RaveBooklistTop-notch historical narrative: a tense, fast-paced, engrossing, and revelatory product of more than a decade of research ... A stunningly detailed account of the explosion of Reactor Four at the Chernobyl nuclear-power plant on April 26, 1986 ... For all its wealth of information, the work never becomes overwhelming or difficult to follow. Higginbotham humanizes the tale, maintaining a focus on the people involved and the choices, both heroic and not, they made in unimaginable circumstances. This is an essential human tale with global consequences.
Ed. by N.K. Jemisin
PositiveBooklistIf these annual best-of anthologies indicate where speculative fiction is heading, readers should be excited for the future of the genre. The 20 stories collected here aren’t necessarily the most popular of the year. Indeed, they are selected from a wider variety of publications than the typical mainstream sf magazines. These tales are the year’s most innovative and interesting, prime examples of artists seeking to push the boundaries of their art ... Some work better than others, but all are interesting, vibrant, and worthy.
MixedBooklist\"Nevala-Lee presents a necessary addition to the history of science fiction: a critical look at the life and work of John W. Campbell, legendary editor of Astounding magazine and the central architect of science fiction’s golden age....Part biography, part history, Astounding covers Campbell’s relationships with his most important writers; their tumultuous personal lives; the role their wives played in their careers; and the effect WWII and the atomic bomb had on the genre ... At times, it feels like Nevala-Lee attempts to accomplish too much, and the mix of history with biography isn’t always comfortable, but it’s all necessary to understand how science fiction became what it is today.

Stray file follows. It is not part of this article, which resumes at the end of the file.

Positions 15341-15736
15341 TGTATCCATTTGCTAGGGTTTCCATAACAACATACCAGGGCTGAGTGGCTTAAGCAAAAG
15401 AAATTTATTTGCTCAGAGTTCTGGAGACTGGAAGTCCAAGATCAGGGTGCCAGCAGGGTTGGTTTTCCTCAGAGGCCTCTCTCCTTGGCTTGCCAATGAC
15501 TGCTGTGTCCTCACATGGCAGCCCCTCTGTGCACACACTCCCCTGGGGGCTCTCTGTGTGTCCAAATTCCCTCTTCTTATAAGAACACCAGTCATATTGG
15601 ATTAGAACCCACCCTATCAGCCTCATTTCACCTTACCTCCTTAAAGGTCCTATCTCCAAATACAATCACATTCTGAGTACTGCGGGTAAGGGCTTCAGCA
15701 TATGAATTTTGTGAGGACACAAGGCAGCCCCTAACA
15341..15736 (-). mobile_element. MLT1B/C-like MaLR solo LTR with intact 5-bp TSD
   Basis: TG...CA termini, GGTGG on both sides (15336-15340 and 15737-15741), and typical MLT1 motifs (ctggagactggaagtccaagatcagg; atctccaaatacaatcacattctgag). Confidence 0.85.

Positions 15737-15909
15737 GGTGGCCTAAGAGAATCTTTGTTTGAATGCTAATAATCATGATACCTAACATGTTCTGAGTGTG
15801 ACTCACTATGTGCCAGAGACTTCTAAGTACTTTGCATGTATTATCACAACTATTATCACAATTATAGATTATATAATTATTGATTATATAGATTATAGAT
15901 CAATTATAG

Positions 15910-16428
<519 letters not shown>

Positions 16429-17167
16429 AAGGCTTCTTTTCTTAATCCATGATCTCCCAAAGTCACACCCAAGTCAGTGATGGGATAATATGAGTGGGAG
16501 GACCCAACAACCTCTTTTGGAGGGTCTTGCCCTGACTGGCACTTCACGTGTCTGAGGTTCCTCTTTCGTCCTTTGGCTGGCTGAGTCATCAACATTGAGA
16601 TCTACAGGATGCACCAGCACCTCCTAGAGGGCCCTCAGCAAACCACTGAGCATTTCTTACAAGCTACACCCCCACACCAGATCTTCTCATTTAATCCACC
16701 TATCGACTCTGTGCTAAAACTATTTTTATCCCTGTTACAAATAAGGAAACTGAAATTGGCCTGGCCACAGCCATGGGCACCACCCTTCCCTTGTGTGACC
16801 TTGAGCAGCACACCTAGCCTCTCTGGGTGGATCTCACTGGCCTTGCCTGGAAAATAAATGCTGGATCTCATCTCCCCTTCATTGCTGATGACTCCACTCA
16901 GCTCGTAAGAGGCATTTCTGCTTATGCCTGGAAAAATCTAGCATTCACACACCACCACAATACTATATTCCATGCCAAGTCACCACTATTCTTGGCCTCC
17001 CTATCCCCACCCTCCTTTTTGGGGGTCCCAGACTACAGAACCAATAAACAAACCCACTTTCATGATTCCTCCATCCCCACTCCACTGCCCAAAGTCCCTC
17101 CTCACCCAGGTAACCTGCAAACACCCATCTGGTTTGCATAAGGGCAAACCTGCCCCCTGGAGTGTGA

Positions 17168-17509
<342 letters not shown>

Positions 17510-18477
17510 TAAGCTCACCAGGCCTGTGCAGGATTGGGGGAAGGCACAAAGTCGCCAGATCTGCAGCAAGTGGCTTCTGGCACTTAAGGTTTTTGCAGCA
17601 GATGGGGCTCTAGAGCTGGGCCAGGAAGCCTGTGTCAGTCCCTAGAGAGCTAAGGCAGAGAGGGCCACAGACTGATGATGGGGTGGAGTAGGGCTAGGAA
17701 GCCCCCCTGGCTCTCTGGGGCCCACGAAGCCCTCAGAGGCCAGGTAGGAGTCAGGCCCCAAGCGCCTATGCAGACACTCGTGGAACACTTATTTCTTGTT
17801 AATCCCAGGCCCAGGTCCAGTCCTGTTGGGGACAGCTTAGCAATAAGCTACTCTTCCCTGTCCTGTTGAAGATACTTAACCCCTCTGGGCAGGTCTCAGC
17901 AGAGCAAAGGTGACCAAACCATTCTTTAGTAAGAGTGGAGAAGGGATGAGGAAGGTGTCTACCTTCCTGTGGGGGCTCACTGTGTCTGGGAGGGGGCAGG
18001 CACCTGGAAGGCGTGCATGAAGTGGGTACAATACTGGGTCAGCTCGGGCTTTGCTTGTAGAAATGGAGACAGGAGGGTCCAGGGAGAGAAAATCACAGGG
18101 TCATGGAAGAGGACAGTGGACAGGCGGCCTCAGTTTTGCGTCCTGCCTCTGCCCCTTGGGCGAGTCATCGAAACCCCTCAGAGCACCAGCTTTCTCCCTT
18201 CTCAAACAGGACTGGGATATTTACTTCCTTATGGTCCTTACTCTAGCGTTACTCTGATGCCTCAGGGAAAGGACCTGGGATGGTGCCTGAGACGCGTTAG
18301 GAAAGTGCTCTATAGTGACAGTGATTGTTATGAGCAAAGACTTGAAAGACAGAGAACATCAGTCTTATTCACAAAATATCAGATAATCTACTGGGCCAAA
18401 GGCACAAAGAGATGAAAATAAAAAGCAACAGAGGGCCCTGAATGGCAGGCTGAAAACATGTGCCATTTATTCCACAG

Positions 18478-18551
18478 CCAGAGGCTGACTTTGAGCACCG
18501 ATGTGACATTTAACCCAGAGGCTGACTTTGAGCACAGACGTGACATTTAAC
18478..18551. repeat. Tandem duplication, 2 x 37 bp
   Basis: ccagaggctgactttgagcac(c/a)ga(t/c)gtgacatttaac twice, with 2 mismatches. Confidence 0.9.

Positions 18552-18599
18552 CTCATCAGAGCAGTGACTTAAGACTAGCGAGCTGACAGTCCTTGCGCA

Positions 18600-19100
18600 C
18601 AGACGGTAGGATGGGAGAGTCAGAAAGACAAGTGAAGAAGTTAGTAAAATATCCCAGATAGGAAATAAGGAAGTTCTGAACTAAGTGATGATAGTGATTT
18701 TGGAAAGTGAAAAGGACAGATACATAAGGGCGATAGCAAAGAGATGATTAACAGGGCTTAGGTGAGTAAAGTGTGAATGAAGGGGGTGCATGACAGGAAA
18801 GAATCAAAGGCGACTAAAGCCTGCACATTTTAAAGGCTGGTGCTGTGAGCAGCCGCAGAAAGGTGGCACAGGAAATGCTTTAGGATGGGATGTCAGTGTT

RaveBooklistThe fourth installment of Wells’ Murderbot Diaries...will satisfy readers’ hopes for this series finale. It follows the same basic structural formula as its predecessors, so it has all the action fans expect. Exit Strategy tones down the humor a bit but adds depth to Murderbot’s introspection as it wrestles with questions of identity that it has been avoiding, and the story leaves it to decide its own future. Everything comes full circle while remaining appropriately open ended. Wells gives us a worthy conclusion to one of the best series in recent memory.
RaveBooklistThis exciting, whip-smart, funny thrill-ride boasts a wonderful cast of characters, a wide cultural milieu, and the appeal of a striking young woman as the main character. It’s one of the best science fiction novels of the year—but to make it clear, Artemis is not The Martian redux. Tone, characters, structure are all very different. It’s more traditional sf and lacks the cheery novelty that characterized Weir’s famous first novel. The setting is just as detailed and scientifically realistic, but science isn’t the focus this time. Weir’s sarcastic humor is on full display, but Jazz delivers it with an anger that Watney never had.